At the Y

The New Religion Core


New Religion Core

Starting fall 2015, four new religion classes will be required to graduate from BYU, or from any other Church university or institute of religion worldwide.

Three of the four new religion classes have already been taught at the Y: Jesus Christ and the Everlasting Gospel; Foundations of the Restoration; and Teachings and Doctrine of the Book of Mormon were created at BYU and piloted in 2014. Add The Eternal Family, a class now in development, and you have the new religion core.

“We’ve been talking for five years or more about how to better meet the needs of students,” says BYU dean of Religious Education Brent L. Top.

For one, many faculty members were concerned that some students were leaving BYU with holes in their religious education. “Students can graduate without studying the First Vision, which is in the Pearl of Great Price and not a required class, or having never studied the Gospels, because they filled their New Testament requirement by studying the second half of that scripture,” says Church history professor Michael A. Goodman (PhD ’04). “These new courses will help eliminate those blind spots.”

While the old core classes took on one standard work at a time, the new thematic classes will draw from the entire LDS canon, including teachings from living prophets.

It’s an approach inspired in part by Elder David A. Bednar’s (BA ’76, MA ’77) 2007 CES fireside, A Reservoir of Living Water, in which the apostle illuminated three different ways to study the scriptures: in order sequentially; by doctrine or concept; or, deeper, making connections throughout all of the standard works.

In addition, says Top, the BYU student profile is changing. “With the change in missionary age and increased expectations in the seminary program, we realized that our students would come to BYU and religion classes with a stronger foundation in the scriptures. And we needed to be ready to build on that foundation.”

BYU piloted the new courses and relayed feedback to the Church Educational System (CES). Top quickly learned similar conversations were happening at other Church schools and institutes, and a CES task committee was formed.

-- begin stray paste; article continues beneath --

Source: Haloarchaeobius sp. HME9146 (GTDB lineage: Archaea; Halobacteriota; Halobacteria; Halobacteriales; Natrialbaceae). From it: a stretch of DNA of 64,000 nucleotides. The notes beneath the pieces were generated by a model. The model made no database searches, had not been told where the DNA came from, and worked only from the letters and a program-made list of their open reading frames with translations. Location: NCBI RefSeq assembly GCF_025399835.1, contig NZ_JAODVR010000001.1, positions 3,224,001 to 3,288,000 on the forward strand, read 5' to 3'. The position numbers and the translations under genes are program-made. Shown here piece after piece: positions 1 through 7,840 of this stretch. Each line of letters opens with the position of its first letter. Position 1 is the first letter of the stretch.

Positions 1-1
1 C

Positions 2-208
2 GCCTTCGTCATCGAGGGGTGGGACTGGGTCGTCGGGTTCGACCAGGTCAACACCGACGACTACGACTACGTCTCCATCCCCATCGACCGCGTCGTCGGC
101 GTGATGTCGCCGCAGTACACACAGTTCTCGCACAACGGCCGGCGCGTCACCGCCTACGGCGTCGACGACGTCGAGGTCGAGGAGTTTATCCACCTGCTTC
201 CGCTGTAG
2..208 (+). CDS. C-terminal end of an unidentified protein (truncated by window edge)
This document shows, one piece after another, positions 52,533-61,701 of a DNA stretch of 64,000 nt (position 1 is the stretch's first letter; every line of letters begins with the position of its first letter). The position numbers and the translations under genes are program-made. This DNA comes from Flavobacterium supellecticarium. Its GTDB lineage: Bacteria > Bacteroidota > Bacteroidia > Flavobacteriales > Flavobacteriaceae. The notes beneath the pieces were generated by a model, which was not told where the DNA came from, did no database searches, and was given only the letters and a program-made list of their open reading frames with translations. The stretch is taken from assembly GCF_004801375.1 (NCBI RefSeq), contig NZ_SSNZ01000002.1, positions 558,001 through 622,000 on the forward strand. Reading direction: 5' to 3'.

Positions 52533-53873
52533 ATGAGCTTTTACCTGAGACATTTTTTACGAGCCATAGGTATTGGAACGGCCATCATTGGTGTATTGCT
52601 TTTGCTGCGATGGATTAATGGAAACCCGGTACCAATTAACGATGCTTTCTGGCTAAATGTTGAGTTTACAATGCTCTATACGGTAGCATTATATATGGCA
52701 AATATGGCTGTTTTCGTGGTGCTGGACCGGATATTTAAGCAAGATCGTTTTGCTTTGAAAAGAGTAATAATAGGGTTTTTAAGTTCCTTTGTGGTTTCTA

“I believe the hand of the Lord was guiding us all independently to examine the same things,” says Top.

In a September 2014 vote, a majority of the BYU Religious Education faculty supported instituting a new cornerstone curriculum. With the endorsement of the BYU Board of Trustees, BYU professors are now refining the new curriculum.

“There is a strong sentiment among faculty that these new courses be scripture based,” says Goodman, as these courses will take the place of courses that delved deeply and contextually into the scriptures. The formerly required Book of Mormon, Doctrine and Covenants, and New Testament courses will continue to be offered as electives.

While the approach in the new courses is different, says Goodman, everyone’s desire is still the same: “to help our students draw nearer to Christ and to better prepare them for the future.”

Why a New Core?

Chad H. Webb (BA ’90, MEd ’97), the Church’s administrator of seminaries and institutes of religion, listed four reasons to implement the new religion courses:

  1. To build on the students’ previous experiences. 2.To provide an opportunity to focus on the Savior. 3. To ensure the course of study is relevant to young adults in their current circumstances. 4. To study the scriptures, doctrines, and principles across the standard works.